Geneva talks end
Iranian Foreign Minister Mohammad Javad Zarif (R) listens to European Union foreign policy chief Catherine Ashton during a news conference after nuclear talks at the United Nations European headquarters in Geneva November 10, 2013.

Talks to end the stalemate over Iran's nuclear programme ended without progress in Geneva last night, with the Iranians for once directing more anger at the French than the usual suspects: Britain and the United States.

Following France's rejection of a plea by Washington to sign a stopgap agreement, some Iranians have jokingly suggested France could replace the US as "le grand satan".

France's foreign minister Laurent Fabius was the target for much Iranian ire after telling reporters that the six powers negotiating with Iran should not sign what he called a "sucker's deal" and stressing that greater account should be taken of the concerns of Iran's neighbours and those of Israel.

Speaking to NBC this afternoon, US Secretary of State John Kerry said a deal might still be possible when talks resume on 20 November, sentiments echoed by Britain's Foreign Secretary William Hague. However Israel's President Benjamin Netanyahu has been far more sceptical about reaching agreement, and Iranian commentators suspect the French have been unduly influenced by Israel in their hardline stance.

In a series of tweets apparently sent from his official account, Iran's Supreme Leader Ayatollah Khamenei reserved particular scorn for the French.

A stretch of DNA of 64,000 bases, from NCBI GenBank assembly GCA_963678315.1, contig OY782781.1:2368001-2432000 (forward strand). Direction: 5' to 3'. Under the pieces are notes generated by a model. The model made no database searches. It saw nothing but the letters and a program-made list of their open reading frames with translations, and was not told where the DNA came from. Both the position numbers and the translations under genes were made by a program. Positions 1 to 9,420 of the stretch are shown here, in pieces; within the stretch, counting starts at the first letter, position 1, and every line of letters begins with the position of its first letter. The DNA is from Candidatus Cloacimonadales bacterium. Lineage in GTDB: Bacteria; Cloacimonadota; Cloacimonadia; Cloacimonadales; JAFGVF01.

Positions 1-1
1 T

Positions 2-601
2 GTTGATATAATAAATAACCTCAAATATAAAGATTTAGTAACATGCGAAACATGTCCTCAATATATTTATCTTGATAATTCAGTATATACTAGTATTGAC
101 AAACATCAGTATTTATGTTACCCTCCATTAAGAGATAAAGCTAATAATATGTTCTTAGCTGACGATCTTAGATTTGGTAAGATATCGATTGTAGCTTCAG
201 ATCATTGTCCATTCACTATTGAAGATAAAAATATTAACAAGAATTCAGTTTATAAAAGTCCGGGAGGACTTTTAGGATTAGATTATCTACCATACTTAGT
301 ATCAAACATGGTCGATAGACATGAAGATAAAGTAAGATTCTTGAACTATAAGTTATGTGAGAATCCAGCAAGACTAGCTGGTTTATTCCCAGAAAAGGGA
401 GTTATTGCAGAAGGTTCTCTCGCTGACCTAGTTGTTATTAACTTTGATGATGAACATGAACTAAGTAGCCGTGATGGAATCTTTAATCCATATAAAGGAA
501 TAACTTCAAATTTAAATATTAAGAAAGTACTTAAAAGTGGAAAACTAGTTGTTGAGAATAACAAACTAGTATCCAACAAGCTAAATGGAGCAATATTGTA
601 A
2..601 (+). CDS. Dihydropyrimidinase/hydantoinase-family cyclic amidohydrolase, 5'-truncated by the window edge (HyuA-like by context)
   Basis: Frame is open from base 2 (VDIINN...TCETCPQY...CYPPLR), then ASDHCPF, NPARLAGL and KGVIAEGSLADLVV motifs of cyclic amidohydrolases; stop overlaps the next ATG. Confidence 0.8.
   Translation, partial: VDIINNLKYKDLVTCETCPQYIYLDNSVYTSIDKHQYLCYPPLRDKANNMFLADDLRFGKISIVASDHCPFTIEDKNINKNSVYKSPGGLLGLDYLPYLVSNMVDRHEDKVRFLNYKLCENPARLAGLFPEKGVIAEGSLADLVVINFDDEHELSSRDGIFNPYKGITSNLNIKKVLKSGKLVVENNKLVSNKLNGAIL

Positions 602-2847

"French officials have been openly hostile towards the Iranian nation over the past few years; this is an imprudent and inept move," he wrote.

Later the semi-official news agency Fars, which is linked to the elite Revolutionary Guards, appeared to back Khamenei's stance, reminding readers that they had already attacked the French for their stance earlier this year.

One commentary was published under the heading ""Difficult negotiations in Geneva and the gun-slinging French frog", accusing France of acting "like a frog that drew its gun to give it the feeling of being all-powerful".

Writing on his Facebook page before leaving Geneva for Tehran, Iranian Foreign Minister Mohammad Javad Zarif said:

"Reaching an agreement with most members of the Group 5+1 (the US, Russia, China, Britain and France plus Germany) was likely, but anyway there was a need for the companionship of all of them and as you have heard from the public remarks of the ministers, one of the delegations [the French] created some problems."

The Ayatollah's official mouthpiece, the Keyhan newspaper, even complimented its traditional enemy, Britain, with specific reference to conciliatory comments made recently by William Hague and Jack Straw.

However, just when it seemed old certainties were being turned on their heads, former spokesman for Iran's foreign ministry Hamid Reza Asefi fell back on a familiar theme. Writing in the reformist Shargh, he blamed the deadlock of talks on "external pressure" being applied from the "Zionist regime".